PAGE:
Wednesday, 12 March 2014

Girona - the Town in the Mirror

The image I kept of Girona after two weeks later my visit is its mirroring in the gold washed face of the Onyar river. At 99 km away from Barcelona, tucked in between the highlands of Catalonia, Girona is a great day trip destination. When planning your trip you can consider taking the high speed AVE train from Barcelona Sants station as it will get you there in 35 minutes, earning you a full hour in your agenda.


Here are a few reasons why you should spend out a whole day there:
- the bridges over river Onyar
- walking the Roman and medieval walls
- its cathedral & churches
- the XI century Tapestry of Creation
- the Jewish quarter
- few Art Nouveau gems
- the best restaurant in the world


The town is not big. It is easy to negotiate your way from one side to the other on foot. Start with the iconic view of the old town from one of the bridges over the river Onyar: Placa de Catalunya, Pont de Pedra (1856) or the red iron bridge (Pont de les Peixateries Velles) buit by the Eiffel company in 1827. As the river seems to follow the West-East direction, you will surely benefit of the most beautiful light for your photographs in the morning hours. With the same consideration in mind it is a good idea to start exploring the city skylight and landmarks following the trail along the Roman and Medieval walls


This stone belt is the testimony of a continuous tango of civilizations and battles started by the Iberians, then the Romans, the Visigoths, the Moors, the Catalans, the Franks, the Spanish and the French. Start on the Eastern end near Placa del General Malva. As you do the walk notice the beautiful bell towers with the snow capped mountains in the background.



If you have a book to read or simply wish to have a break from marching the walls, there are two atmospheric gardens you can relax: Jardins dels Alemanys and Jardins de la Francesa, the former located by the Cathedral.

The Cathedral is just a large canvas that displays the fashion of building and decorating interiors starting with the XIth century. The Romanesque cloister (XI-XII centuries) encapsules a beautiful colonnade and a much cooler air with a dimmed light. Following the inventory of outstanding elements of the Cathedral I'd pay attention to the widest rib-vaulted space in the world - the 23 m wide Gothic nave and to the Baroque facade and 86 steps. 





Don't leave until you haven't seen the +1000 year old Creation Tapestry. It seems a detailed story book about the Genesis, the split between the waters and the lands, Adam searching for a partner, Eve's birth, the 4 winds, the months of the year, the sun, the moon, the rivers of Paradise and stories of the Holy Cross.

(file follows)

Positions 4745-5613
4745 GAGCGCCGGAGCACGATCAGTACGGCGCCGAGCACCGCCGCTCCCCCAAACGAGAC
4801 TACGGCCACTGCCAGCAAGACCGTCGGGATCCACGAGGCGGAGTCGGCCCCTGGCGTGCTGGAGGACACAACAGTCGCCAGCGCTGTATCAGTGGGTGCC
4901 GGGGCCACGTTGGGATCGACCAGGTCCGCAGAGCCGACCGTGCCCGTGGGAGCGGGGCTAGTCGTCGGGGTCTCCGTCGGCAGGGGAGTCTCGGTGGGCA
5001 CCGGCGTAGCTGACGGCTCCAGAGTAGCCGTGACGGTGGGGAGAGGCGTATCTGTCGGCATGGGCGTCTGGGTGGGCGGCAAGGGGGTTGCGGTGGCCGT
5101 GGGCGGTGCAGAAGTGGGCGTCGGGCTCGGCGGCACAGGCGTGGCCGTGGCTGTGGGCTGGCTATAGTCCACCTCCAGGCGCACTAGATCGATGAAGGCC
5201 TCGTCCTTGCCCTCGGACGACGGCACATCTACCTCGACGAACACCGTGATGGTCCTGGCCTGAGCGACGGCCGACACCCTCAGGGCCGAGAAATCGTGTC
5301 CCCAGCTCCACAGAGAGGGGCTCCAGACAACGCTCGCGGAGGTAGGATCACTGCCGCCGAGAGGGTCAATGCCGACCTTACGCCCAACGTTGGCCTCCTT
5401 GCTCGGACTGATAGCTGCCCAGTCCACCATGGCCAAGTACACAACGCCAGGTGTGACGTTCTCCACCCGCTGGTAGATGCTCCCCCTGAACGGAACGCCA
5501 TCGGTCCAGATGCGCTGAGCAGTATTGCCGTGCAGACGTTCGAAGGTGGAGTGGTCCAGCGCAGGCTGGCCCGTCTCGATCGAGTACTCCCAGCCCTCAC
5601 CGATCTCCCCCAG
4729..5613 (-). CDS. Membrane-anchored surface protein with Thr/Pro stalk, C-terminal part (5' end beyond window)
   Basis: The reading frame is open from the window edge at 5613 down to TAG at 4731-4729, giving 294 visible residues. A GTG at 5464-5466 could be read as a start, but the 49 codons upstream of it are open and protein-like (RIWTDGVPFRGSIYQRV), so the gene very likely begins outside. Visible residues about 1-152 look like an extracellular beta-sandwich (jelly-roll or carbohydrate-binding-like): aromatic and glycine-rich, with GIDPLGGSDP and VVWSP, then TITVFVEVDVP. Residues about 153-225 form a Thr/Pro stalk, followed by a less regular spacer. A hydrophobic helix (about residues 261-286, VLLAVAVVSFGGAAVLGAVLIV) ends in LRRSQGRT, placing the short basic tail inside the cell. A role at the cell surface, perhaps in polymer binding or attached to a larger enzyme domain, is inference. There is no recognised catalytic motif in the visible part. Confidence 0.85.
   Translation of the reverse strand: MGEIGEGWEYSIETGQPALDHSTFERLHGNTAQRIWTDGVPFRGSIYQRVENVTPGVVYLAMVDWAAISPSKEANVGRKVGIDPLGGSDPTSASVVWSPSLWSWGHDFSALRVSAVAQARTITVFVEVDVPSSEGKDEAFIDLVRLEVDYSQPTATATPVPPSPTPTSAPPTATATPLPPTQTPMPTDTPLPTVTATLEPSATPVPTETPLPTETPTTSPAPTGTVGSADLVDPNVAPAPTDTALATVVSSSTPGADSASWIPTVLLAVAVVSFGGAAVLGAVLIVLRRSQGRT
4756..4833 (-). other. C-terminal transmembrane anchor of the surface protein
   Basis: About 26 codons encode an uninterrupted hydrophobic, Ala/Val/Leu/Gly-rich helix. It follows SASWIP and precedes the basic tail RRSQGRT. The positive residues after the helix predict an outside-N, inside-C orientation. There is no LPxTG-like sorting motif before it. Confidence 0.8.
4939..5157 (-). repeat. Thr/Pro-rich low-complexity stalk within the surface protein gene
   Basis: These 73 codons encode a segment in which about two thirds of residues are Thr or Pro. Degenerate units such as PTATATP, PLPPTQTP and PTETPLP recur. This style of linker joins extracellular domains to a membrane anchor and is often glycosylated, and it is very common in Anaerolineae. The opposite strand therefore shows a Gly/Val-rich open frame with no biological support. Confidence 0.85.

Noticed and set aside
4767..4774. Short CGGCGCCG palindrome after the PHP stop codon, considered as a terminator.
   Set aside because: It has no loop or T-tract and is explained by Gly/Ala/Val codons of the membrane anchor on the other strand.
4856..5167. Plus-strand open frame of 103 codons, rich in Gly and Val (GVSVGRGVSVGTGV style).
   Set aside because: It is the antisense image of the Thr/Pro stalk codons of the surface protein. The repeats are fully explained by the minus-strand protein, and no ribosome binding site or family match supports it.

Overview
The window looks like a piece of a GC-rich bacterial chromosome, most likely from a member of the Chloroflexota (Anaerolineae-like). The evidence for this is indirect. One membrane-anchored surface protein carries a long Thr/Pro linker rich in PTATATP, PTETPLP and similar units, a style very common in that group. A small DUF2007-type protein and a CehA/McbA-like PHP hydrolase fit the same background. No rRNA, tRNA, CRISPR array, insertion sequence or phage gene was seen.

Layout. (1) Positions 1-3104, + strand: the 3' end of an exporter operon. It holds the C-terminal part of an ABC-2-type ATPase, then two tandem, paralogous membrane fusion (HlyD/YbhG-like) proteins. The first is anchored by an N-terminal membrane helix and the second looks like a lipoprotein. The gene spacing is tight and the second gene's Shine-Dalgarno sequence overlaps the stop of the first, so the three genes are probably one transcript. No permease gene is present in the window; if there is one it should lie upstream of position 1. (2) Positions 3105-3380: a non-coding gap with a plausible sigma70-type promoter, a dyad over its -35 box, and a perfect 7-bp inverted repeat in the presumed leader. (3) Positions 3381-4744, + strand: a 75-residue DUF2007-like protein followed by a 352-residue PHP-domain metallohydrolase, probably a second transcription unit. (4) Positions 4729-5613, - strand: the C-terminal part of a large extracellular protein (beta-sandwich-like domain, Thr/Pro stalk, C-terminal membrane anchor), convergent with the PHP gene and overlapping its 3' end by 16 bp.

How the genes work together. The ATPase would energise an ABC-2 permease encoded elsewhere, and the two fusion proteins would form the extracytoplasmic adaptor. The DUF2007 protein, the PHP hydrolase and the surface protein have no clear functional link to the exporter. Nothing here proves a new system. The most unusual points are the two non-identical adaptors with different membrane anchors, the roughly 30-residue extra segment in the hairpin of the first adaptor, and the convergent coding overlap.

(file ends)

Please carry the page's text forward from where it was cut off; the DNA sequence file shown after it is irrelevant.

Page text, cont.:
Literally next door there is the Basilica of Sant Feliu with a Romanesque interior and 8 pagan and early Christian sarcophagi (IVth century) worth a glimpse. At this point you may be oversaturated with history, architecture and your belly may ring the heavy bells of hunger, so time to go downhill for a lunch break.



Speaking of lunch it is important to mention that you are in the town that hosts the most famous restaurant in the world: El Celler de Can Roca. Ran by the 3 Roca brother, it is a place that promises "magic without theatrics". Head chef Joan spread the use of sous-vide cooking in the '90s, Josep is the head sommelier and Jordi is the rule-breaking pastry chef. Their stand-out dish: "Charcoal-grilled king prawn, king-prawn sand, ink rocks, fried legs, head juice and king prawn essence". Bookings are done at least one year in advance. If you missed this opportunity there is a sweet alternative: their Rocambolesc ice-cream parlour in Carrer de Santa Clara 50.


Sundays in Girona are very calm. Most of the shops are closed so you can just wonder around the former Jewish quarter and get lost through the narrow streets, squares or openings of the medieval town.




Before ending your day you may want to see the dream-like cut house designed at the turn-of-the-century by the local architect Rafael Maso': Farinera Teixidor (1910-1911). 


It was built under the influence of Gaudi, Mackintosh and the Viennese Secession school. Its location just behind the railway station makes it a nice memory to reflect and take back to Barcelona.


Useful links:

The top 50 best restaurants in the world: http://www.theworlds50best.com/list/1-50-winners/
Rocambolesc ice-cream shop: http://www.rocambolesc.com/